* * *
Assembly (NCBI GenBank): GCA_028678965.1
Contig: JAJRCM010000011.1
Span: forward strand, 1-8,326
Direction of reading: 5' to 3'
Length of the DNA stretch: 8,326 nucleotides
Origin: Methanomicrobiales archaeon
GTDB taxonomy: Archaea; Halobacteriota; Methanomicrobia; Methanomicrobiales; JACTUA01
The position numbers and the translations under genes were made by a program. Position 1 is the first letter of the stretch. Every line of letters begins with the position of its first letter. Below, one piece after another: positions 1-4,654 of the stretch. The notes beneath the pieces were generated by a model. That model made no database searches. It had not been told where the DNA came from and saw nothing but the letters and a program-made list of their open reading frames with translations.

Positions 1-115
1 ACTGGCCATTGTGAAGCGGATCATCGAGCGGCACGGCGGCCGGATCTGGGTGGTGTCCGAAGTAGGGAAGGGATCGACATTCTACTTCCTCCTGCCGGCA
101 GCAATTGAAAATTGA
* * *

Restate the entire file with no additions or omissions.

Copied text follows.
Assembly (NCBI GenBank): GCA_028678965.1
Contig: JAJRCM010000011.1
Span: forward strand, 1-8,326
Direction of reading: 5' to 3'
Length of the DNA stretch: 8,326 nucleotides
Origin: Methanomicrobiales archaeon
GTDB taxonomy: Archaea; Halobacteriota; Methanomicrobia; Methanomicrobiales; JACTUA01
The position numbers and the translations under genes were made by a program. Position 1 is the first letter of the stretch. Every line of letters begins with the position of its first letter. Below, one piece after another: positions 1-4,654 of the stretch. The notes beneath the pieces were generated by a model. That model made no database searches. It had not been told where the DNA came from and saw nothing but the letters and a program-made list of their open reading frames with translations.

Positions 1-115
1 ACTGGCCATTGTGAAGCGGATCATCGAGCGGCACGGCGGCCGGATCTGGGTGGTGTCCGAAGTAGGGAAGGGATCGACATTCTACTTCCTCCTGCCGGCA
101 GCAATTGAAAATTGA